So to answer the question, the affected homeowner may have no choice but to file a lawsuit to recover the reduction in property value caused by stigma. This might very well be in the form of a lawsuit alleging that this critical information relating to the toxic facility undergoing a massive, multi-year cleanup was not disclosed to the buyers before the purchase took place. In other words, this might be a fraud or failure to disclose lawsuit.

There are many factors that determine the extent of stigma associated with a particular toxic site. Perhaps the most important factor relates to the fear that buyers have relating to exposure from contaminants and carcinogens. How much information is known once the information becomes public? If there are more questions than there are answers relating to the toxicity of the site, it is reasonable to assume that the stigma might be greater. How well publicized has the information been?

Has the media recently been all over this story for one reason or another? For example, it would be hard to sell new homes with the names Three Mile Island, Love Canal, or Chernobyl included in the subdivision. The greater the notoriety the more likely one might expect stigma to be found.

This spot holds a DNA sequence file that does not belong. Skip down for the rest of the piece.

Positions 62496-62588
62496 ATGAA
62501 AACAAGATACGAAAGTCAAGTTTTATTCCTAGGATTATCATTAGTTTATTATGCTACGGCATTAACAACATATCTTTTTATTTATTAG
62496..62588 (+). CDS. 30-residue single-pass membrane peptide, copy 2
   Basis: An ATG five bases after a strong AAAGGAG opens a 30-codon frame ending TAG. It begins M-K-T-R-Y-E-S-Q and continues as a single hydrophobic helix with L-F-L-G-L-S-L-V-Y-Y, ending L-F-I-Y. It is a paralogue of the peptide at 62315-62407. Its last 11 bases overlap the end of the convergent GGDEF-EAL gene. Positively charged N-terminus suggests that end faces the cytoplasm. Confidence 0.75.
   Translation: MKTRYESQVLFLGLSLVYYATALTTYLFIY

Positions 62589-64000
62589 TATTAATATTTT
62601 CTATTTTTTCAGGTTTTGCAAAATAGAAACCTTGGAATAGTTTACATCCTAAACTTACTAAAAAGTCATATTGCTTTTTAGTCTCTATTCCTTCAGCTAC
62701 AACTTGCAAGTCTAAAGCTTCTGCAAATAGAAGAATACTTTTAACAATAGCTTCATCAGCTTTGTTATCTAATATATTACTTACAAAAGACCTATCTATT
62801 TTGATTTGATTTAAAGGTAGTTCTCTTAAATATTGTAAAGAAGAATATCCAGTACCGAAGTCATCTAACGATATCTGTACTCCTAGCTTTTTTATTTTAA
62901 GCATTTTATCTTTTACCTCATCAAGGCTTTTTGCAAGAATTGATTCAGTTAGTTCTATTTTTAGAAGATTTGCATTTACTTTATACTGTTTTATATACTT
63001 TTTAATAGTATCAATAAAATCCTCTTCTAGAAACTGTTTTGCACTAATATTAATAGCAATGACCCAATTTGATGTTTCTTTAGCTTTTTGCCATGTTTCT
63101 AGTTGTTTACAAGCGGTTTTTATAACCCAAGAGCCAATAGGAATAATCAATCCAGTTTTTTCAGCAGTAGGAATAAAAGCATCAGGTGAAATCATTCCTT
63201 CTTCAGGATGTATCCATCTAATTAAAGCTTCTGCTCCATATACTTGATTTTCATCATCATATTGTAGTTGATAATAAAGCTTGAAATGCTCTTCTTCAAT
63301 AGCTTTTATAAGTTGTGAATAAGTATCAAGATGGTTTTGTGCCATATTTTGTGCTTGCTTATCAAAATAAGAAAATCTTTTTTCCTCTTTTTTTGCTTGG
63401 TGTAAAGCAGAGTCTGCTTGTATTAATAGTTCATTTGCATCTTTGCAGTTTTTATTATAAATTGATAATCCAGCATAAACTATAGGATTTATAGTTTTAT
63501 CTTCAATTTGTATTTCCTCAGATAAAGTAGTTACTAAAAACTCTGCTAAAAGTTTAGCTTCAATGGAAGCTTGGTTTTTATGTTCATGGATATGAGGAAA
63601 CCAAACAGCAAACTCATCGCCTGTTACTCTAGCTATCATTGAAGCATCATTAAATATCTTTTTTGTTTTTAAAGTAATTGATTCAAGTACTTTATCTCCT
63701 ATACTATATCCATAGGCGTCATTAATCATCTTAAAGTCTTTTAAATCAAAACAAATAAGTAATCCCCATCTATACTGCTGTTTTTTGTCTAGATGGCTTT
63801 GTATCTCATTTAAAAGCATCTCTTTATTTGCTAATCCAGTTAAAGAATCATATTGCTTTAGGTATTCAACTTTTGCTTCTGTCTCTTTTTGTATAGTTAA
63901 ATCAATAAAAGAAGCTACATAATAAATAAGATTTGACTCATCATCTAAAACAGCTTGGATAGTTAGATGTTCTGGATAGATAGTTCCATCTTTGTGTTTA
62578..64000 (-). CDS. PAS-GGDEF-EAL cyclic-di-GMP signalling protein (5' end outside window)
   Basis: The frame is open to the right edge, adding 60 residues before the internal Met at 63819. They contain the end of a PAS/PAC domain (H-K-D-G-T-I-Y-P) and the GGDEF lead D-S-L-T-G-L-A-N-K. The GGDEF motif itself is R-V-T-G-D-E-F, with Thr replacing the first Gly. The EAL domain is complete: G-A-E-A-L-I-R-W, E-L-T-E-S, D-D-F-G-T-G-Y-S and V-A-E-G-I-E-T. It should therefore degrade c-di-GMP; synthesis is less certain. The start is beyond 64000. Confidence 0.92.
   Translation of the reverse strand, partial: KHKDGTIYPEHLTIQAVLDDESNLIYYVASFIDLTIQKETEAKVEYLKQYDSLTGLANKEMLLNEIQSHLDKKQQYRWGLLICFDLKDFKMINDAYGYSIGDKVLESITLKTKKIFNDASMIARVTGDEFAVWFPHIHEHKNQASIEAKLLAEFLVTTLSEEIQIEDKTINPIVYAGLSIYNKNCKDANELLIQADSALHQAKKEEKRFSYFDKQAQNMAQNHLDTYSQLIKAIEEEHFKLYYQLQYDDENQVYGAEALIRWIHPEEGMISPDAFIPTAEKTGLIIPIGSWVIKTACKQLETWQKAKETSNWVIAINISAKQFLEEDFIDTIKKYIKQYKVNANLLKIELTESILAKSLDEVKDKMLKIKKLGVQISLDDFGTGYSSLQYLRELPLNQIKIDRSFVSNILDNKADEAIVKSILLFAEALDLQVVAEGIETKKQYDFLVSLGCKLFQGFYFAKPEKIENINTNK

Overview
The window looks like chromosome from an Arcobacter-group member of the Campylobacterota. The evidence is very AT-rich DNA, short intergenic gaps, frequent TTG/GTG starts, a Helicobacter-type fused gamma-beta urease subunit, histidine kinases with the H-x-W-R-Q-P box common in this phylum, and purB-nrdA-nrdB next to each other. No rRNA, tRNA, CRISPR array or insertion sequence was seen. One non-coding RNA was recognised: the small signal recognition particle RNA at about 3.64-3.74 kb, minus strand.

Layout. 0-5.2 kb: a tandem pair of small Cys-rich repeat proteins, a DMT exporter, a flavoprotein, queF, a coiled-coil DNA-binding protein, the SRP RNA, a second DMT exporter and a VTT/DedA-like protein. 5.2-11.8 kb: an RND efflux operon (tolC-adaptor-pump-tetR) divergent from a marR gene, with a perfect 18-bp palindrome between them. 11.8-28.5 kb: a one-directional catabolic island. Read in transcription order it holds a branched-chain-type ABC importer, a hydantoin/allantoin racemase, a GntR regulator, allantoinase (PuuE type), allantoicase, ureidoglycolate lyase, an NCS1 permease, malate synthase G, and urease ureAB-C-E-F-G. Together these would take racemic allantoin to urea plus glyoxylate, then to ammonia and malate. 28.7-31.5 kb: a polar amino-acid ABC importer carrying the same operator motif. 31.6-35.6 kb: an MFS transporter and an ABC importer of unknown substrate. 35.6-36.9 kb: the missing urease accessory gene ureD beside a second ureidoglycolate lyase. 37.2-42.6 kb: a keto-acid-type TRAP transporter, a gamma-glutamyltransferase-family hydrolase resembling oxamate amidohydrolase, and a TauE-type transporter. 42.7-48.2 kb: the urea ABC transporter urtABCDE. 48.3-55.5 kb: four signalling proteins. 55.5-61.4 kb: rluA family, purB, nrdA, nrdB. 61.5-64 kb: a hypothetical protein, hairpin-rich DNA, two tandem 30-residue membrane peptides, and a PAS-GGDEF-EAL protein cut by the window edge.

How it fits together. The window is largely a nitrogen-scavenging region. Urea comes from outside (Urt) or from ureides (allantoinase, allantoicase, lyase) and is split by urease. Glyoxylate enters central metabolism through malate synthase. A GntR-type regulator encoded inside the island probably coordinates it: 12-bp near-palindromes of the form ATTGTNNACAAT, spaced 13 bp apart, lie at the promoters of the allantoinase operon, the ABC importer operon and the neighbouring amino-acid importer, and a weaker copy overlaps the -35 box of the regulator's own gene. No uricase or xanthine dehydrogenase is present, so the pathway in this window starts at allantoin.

Other than the extent of popular knowledge, experts consider a variety of factors in determining whether stigma exists and in placing a dollar amount on the stigma. They will look at the ability to obtain conventional financing for a particular piece of property, knowledge as to the extent of necessary remediation and a plan for addressing the remediation, and the level of government involvement in assuring that a cleanup is taking place.

The extent of stigma damages is often determined through the use of experts. Experts may consider comparable sales, replacement costs, as well as a reduction in income streams (when the property is used for commercial purposes) in determining the extent of stigma. In addition, experts very often knock on doors and take surveys of prospective purchasers, as well as real estate agents in the area, in an attempt to establish the level of stigma that has occurred with regard to a particular site.

Stigma is not just environmental in nature. Homes in which there have been notorious murders have been determined to suffer from stigma. And there have been cases involving claims of stigma relating to electromagnetic field lines.

You need to understand that stigma damages are not just awarded when the victim's own property is or has been contaminated. In addition, the contamination does not necessarily still have to be present in order for stigma to exist. Stigma may still exist even after a piece of property has been cleaned. Again, think about what you would be willing to pay for a piece of property that is located next to a very well known, formerly contaminated piece of property. In some instances, you might be willing to pay the same amount that you would if the adjoining property was never contaminated. But in other instances, perhaps where the nature of contamination was potentially more lethal, or where there is a belief that all of the contamination was not removed, you might be insist on paying less.